While most people visit Hawaii for a dose of sun and surf, I came for Spam and malasadas instead. Following our “light” breakfast of musubi and onigiri at Iyasume, The Astronomer and I strolled over to local legend Leonard’s Bakery for fresh Portuguese doughnuts served hot from the fryer.
According to the bakery’s website, Leonard Rego, the grandson of Portuguese immigrants who came to Hawaii under contract to work in the sugar cane fields, opened his eponymous bakery in 1952. At the suggestion of his mother, he began making malasadas in 1953 in honor of Shrove Tuesday (a.k.a. Fat Tuesday). They’ve been a hit ever since.
Leonard’s malasadas are served both plain and filled. Over the course of two visits to the bakery, The Astronomer and I sampled a few varieties of each kind. The original malasada ($1), the shop’s bestseller, was light, yeasty, and dusted with super-fine sugar.
Continue reading ‘Leonard’s Bakery – Honolulu (Kapahulu)’
Following the tremendous success of the original line of Core ice creams, the Flavor Gurus at Ben & Jerry’s have taken the concept to the next level by piping cookie butter through the center of each pint. Yep, you read that right!
The ice cream gods must’ve been smiling down on me, because some time during the wee hours of Tuesday, a package containing this latest and greatest innovation landed on my doorstep. You bet your boots I ate Cookie Cores for breakfast!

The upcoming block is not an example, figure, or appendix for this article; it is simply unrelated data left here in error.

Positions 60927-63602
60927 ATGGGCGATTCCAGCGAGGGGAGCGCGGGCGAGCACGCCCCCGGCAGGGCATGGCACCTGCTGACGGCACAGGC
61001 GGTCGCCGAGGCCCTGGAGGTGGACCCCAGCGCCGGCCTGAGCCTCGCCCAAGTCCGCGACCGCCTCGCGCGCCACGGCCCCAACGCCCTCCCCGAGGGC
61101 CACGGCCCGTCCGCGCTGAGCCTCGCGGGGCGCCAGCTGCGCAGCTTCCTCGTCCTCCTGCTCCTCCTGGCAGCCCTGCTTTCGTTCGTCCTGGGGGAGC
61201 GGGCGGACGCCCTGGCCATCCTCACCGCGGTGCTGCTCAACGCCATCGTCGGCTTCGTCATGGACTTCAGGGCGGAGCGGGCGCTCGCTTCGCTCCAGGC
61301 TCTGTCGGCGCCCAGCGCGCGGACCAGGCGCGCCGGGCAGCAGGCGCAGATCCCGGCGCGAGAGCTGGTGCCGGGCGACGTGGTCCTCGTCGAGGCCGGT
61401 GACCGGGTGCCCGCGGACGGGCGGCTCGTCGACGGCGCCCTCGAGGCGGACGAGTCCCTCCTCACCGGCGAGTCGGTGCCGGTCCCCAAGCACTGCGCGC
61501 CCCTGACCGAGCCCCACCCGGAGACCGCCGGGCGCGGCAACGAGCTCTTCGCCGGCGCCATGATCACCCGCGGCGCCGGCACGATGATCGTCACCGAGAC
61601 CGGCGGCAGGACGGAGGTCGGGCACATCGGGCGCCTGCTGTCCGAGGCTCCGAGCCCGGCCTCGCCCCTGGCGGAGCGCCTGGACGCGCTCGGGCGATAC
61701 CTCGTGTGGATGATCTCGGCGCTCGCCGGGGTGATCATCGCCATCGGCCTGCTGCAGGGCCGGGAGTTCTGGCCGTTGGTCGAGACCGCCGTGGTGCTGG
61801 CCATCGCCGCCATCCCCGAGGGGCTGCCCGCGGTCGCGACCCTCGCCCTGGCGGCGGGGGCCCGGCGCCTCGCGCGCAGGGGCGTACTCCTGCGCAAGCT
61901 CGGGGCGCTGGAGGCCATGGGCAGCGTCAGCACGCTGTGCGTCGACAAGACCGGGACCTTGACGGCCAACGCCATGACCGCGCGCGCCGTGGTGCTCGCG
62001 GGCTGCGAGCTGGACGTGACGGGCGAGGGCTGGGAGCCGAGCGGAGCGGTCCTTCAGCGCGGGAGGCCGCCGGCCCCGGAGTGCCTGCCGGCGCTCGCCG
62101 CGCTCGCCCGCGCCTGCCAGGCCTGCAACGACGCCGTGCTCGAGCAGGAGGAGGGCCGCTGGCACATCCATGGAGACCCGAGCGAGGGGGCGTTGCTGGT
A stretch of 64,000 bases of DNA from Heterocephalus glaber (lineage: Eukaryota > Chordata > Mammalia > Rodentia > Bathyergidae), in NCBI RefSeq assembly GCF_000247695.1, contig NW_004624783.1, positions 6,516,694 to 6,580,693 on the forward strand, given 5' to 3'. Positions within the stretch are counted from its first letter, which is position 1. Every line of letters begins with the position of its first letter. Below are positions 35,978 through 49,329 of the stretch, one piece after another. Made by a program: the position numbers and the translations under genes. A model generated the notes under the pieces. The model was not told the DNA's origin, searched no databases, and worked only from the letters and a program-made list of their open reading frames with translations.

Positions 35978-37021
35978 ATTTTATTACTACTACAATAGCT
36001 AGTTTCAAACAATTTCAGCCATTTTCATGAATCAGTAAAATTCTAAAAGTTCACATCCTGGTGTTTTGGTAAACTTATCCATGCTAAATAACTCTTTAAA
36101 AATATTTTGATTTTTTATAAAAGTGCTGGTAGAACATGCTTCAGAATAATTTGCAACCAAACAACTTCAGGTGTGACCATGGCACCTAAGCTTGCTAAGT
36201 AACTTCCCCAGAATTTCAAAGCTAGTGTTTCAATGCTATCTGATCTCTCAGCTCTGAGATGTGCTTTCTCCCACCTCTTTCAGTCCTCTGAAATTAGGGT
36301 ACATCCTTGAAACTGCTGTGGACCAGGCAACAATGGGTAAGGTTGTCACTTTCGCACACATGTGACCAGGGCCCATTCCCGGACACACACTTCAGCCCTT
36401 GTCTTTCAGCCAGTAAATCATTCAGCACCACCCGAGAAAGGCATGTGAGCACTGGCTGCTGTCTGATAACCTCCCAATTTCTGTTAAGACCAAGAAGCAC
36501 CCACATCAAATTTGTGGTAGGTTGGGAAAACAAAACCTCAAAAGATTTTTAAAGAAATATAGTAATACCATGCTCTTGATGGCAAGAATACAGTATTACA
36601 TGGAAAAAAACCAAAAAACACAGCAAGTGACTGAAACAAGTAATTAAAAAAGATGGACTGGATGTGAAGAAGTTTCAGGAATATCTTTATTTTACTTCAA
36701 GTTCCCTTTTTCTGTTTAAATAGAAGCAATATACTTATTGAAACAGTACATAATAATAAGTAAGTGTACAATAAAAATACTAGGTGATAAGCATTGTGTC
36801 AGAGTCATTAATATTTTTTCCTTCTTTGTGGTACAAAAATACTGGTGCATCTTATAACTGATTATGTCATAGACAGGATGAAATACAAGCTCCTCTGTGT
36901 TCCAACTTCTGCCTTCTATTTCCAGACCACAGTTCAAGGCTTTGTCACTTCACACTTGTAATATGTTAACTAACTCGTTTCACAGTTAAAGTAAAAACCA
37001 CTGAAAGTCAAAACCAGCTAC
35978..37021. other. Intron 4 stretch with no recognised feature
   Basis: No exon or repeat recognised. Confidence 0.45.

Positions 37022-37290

Continue reading ‘Ben & Jerry’s Cookie Cores: Boom Chocolatta!, Spectacular Speculoos, and Peanut Buttah’
I have never been particularly stoked about Pasadena’s dining scene in the seven years that I’ve called it home. Don’t get me wrong, Pie ‘n Burger and Lucky Boy will always have a very special place in my heart-slash-stomach, but one cannot live on cheeseburgers and breakfast burritos alone.
Recently, however, the city has experienced a surge of exciting openings that have my sentiments shifting. New additions to the culinary landscape like Union (pasta!), Lincoln (pastries!), 85 Degrees (taro buns!), Little Sheep (hot pot!), Blockheads (shaved snow!), 800 Degrees (pizza!), and Copenhagen Pastry have made Pasadena tastier than ever before. Score!
Following the success of the original Copenhagen Pastry in Culver City, owner Karen Hansen opened a second outlet in East Pasadena this past December. The specialty here are Danish pastries like the ones she grew up eating in Denmark.
Nearly all of the pastries here are made from laminated dough—yeast-leavened dough that’s folded 27 times over with layers of butter. The pastries are filled with various ratios of almond paste and custard, along with cinnamon, almond flakes, and fruit.
On my first visit to the bakery, I selected half a dozen pastries to share with The Astronomer. The most visually arresting was the Morning Poppy ($1.60)—the “carpet of poppy seeds” added textural interest and a touch of nuttiness to the almond paste and flaky pastry.
Continue reading ‘Copenhagen Pastry – Pasadena’
It’s the season for peppermint-, pumpkin- and gingerbread-centric sweets, but not for Good Girl Dinette‘s Diep Tran, who marches to the beat of a different drummer boy. At her Highland Park restaurant, it’s all about figgy pudding, the oft-overlooked and under-appreciated Dickensian delight.
Get your belly in the holiday spirit with my latest piece for the Los Angeles Times‘ Daily Dish: “Good Girl Dinette’s Diep Tran brings us all some figgy pudding.” Happy holidays and bon appetit!
Continue reading ‘Gettin’ Figgy (Pudding) with Good Girl Dinette’